As the emergency room doctors eased him to sleep, Carsten Kieffer was convinced he’d wake up the next morning without his right arm.
It’s easy to understand why the Leesburg man would think that way. The veteran firefighter and paramedic has witnessed his share of gruesome injuries over the years. Now, here he was at Orlando Health Orlando Regional Medical Center (ORMC) after a massive alligator mauled him in Lake Jessup.
The August day started like so many others for Kieffer and his hunting buddy. They’d already snagged their first gator of the day when they came across a 12-footer in a shallow canal. But after hooking the creature, the gator launched into the boat and latched its jaws around Kieffer’s right arm.
“I was just in the wrong place at the wrong time,” says Kieffer, 42. “He didn’t come after me. He was just lunging to get out.”
The thrashing gator lifted Kieffer into the air, cracking bones in his arm. Then, for reasons unknown, it released him and fled.
When the ambulance arrived, both Kieffer and his friend, who also is a paramedic, insisted that he be transported to the Level One Trauma Center at Orlando Health ORMC.
Trying To Save the Arm
Most of those gathered in the operating room that night shared Kieffer’s pessimistic outlook on his arm’s future.
Greeting him in the emergency room was Dr. Karan Desai, who specializes in hand, upper extremity and microvascular surgery for the Orlando Health Jewett Orthopedic Institute. It’s a night Dr. Desai says he will remember for the rest of his life: “It was my first day on the job at Orlando Health.”
With such severe injuries to an extremity, amputation is often the outcome. Dr. Desai understood that Kieffer’s career as a firefighter would be over if the arm was lost.
“There are a lot of things we can do to reconstruct bones, tendons and muscles that can lead to relatively good function,” he says. “Amputation should be a last resort.”
Six hours later – with two major nerves in the arm still intact – Dr. Desai walked out of the operating room optimistic about Kieffer’s chances.
In some ways, alligator attacks fall into their own special category of trauma. The initial damage is only the beginning of potential problems.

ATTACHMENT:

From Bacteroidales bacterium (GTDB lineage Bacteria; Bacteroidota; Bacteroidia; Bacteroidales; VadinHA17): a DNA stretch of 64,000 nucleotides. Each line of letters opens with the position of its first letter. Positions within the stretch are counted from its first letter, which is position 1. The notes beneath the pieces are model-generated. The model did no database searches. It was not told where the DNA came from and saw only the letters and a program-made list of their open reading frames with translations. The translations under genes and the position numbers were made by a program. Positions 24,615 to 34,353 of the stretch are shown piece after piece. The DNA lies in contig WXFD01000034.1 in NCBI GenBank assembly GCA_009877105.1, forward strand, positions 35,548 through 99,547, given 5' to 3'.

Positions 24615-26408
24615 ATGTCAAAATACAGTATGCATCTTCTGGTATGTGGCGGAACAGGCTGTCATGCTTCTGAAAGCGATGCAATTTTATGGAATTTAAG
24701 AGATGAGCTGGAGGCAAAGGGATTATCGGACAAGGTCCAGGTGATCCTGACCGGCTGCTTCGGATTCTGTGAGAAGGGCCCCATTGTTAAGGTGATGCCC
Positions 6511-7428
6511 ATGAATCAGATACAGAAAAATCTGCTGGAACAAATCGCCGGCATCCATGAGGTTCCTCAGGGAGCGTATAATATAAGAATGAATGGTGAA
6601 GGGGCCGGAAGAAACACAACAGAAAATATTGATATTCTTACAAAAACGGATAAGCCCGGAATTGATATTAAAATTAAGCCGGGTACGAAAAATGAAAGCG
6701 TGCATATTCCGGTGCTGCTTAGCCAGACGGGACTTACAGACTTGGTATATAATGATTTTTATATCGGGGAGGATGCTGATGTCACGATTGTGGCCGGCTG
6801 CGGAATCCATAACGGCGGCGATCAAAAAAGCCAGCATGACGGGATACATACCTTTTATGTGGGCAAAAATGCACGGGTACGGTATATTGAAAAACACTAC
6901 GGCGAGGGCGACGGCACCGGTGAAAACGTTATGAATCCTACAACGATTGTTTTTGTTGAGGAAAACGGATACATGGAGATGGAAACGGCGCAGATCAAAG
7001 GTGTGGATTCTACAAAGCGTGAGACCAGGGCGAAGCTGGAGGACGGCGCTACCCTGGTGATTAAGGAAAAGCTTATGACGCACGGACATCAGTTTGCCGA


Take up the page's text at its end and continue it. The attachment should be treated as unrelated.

“We’re talking about an exotic animal that lives in a swamp. The last few gator bites I’ve heard about have led to amputations just because they could never clear the infection,” Dr. Desai says.
He battled this by thoroughly cleaning the wound and following up with several return trips to the operating room to clear up trouble spots. He also pulled in infection disease experts from Orlando Health Medical Group Infectious Disease to guide the antibiotics treatment.
When Kieffer woke up the morning after the first of his five surgeries, his arm was intact – and he was able to twitch his fingers. If he could do that, he was convinced he’d be back at work sooner or later.
ORMC is where the top surgeons are. It’s a teaching hospital. I knew it was where I could get the best treatment, – Kieffer, a father of two
Dr. Desai’s initial assessment was less enthusiastic.
“He says, ‘If we can get you to lift and drink out of a glass of water with that hand, that’s a good goal,’ ” Kieffer recalls. “But I wasn’t ready to accept that.”
Kieffer quickly asked to have his pain meds cut and started walking around the floor with the help of his wife. By the time his hospital journey – including 11 days in intensive care – was over, he was ready to tackle physical therapy and rehab.
By April, he was back at work full time.
Today, Dr. Desai remembers that initial assessment and why it turned out to be so far off. It was based on the outlook for the average patient.
“With these sorts of injuries, it’s a team approach. I have to do my part. But the patient has to do their part in the rehabilitation,” he says. “He’s sort of like the model patient in my mind because of how hard he worked to get where he is today.”